Rollins School of Public Health
New Building Signals Greater Presence for Rollins
The transformative power of philanthropy rises to new heights at the Rollins School of Public Health in a bold, modern facility that signifies Emory University’s growing role in global wellness and disease prevention. The Claudia Nance Rollins Building, opened in 2010, more than doubles the size of the school and reemphasizes the Rollins family’s commitment to improving public health worldwide. The Rollins family’s $50 million lead gift for the building was the catalyst for more than $170 million given to the School of Public Health through Campaign Emory.
“The Claudia Nance Rollins Building is a tangible example of the importance of public health at Emory and our vision of the future for public health in the United States and throughout the world,” says Dean James W. Curran (shown above, right, with Gary Rollins, left, and Randall Rollins). “It is also a tangible example of support for our vision by committed donors and a symbol of shared optimism and belief in this mission.”
By surpassing its campaign goal of $150 million, Rollins carries momentum and energy into its future work. Funding priorities for 2013 include building support for students, faculty, and programs. Curran has set a goal of a $100 million endowment to provide ongoing support for the school’s highest priorities.
The new building honors five generations of the Rollins family. Claudia Nance Rollins was the mother of O. Wayne Rollins, an Emory trustee who saw giving to the Rollins School of Public Health as a means of improving the lives of people around the world. His wife, Grace Crum Rollins, is the namesake of the adjacent building that also serves the Rollins School and was renovated during Campaign Emory. Sons Randall and Gary and their children and grandchildren carry on the Rollins tradition of philanthropy. In 1994, the family’s dedication to Emory inspired the naming of the school.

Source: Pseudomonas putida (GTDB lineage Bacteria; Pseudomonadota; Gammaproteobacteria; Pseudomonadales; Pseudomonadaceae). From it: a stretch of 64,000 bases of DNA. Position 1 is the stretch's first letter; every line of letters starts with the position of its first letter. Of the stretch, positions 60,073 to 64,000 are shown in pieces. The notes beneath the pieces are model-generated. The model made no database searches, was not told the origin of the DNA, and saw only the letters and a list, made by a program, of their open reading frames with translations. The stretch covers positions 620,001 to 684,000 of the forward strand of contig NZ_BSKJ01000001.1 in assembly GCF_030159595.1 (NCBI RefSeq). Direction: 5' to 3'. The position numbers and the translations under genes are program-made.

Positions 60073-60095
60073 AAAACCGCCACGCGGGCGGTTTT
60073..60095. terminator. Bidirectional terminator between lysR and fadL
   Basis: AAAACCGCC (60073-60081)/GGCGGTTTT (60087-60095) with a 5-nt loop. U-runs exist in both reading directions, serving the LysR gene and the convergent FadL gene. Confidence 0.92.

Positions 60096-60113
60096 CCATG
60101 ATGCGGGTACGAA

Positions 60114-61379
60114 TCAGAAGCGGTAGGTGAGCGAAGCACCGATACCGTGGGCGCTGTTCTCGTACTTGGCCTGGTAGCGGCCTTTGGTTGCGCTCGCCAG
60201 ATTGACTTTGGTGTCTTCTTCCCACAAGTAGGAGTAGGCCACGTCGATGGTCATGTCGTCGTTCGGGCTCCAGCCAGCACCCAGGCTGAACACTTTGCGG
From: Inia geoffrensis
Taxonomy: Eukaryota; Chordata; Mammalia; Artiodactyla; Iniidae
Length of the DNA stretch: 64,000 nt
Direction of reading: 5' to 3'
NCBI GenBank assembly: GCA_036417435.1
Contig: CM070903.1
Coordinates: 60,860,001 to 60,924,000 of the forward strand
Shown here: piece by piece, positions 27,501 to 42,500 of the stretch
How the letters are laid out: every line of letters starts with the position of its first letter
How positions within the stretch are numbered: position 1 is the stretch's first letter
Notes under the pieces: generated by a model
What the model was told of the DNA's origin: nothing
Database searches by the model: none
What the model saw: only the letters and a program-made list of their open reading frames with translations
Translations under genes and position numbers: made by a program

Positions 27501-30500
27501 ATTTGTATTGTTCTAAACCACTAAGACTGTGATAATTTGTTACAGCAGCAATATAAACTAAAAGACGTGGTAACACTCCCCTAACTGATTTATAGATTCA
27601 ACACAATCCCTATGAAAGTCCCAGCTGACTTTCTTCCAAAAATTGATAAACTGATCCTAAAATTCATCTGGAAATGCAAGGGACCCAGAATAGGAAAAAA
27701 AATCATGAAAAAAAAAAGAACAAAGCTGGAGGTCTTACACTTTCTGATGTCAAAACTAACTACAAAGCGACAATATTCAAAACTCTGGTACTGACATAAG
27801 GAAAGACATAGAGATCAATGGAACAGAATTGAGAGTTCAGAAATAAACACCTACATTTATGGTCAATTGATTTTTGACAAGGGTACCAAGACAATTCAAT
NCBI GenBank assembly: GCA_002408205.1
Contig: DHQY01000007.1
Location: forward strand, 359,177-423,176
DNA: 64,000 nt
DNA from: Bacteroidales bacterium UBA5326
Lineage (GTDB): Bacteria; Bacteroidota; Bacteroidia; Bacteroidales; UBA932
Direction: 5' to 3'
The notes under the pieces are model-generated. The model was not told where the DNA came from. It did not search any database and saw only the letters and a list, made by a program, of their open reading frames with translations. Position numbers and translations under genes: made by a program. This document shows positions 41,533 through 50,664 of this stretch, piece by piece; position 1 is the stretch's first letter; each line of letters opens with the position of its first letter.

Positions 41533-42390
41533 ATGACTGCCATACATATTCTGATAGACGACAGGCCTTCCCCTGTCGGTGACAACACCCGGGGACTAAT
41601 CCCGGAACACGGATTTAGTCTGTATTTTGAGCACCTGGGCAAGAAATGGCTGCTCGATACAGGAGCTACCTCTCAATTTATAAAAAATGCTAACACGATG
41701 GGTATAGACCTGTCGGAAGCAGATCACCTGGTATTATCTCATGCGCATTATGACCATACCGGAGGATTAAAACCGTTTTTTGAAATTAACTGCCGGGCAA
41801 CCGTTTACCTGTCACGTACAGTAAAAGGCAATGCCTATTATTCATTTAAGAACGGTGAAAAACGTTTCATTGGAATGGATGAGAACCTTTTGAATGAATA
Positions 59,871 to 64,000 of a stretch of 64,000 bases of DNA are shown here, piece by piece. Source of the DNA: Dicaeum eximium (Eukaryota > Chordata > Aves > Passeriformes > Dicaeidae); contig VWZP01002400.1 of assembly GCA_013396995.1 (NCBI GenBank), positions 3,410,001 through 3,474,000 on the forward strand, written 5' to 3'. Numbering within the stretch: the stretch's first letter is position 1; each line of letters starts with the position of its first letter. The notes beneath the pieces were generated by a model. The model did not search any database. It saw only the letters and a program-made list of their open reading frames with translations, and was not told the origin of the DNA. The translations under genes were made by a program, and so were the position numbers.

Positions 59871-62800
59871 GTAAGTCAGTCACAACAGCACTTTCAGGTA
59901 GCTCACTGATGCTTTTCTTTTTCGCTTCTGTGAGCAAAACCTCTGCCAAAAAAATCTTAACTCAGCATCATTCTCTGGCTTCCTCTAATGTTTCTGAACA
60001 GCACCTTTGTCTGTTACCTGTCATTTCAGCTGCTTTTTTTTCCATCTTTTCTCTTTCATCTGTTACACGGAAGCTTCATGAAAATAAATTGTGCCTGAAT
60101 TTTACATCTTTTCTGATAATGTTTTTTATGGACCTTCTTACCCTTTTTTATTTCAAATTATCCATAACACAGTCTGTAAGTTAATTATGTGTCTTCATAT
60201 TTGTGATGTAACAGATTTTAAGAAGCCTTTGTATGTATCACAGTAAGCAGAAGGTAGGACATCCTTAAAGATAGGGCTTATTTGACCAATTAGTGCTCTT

Campaign Emory spurred another transformative gift: the commitment of more than $10 million from trial lawyer Richard N. Hubert 60L, which led to the naming of the Hubert Department of Global Health, endowing of two chairs, and increasing support for students’ global field research. His motivation is simply to help Rollins fulfill its mission. “Public health is the cutting edge of where we ought to be spending money,” Hubert says.
By increasing the endowment at Rollins, Campaign Emory has helped attract more world-class professors and researchers. More current and former faculty also now invest in the school.
Among Emory’s leading faculty, professor emeritus and former director of the MPH program Gene Gangarosa and wife Rose Gangarosa have funded the Eugene J. Gangarosa Chair in Safe Water and the Rose Salamone Gangarosa Chair in Environmental Health. These complementary chairs are strengthening the Center for Global Safe Water and its mission to support solutions for the billions of people who lack safe water and sanitation.
The Center for Global Safe Water in the Rollins School of Public Health also benefits from a $2.5 million grant from the Bill and Melinda Gates Foundation to reduce the burden of waterborne disease in Ghana. Another $1.1 million gift from the Gates Foundation is expanding the William H. Foege Fellowships in Global Health. The Foege Fellowships honor the career achievements of William Foege, Presidential Distinguished Professor Emeritus of Global Health at Rollins and senior medical adviser to the foundation’s Global Health Program.
Former dean Ray S. Greenberg and Leah Greenberg are making a bequest to establish the Dr. Bernard and Ruth Greenberg Fund for Biostatistics and Epidemiology, recognizing Bernard Greenberg’s leadership in the fields of biostatistics and public health and honoring the couple’s contributions to social justice.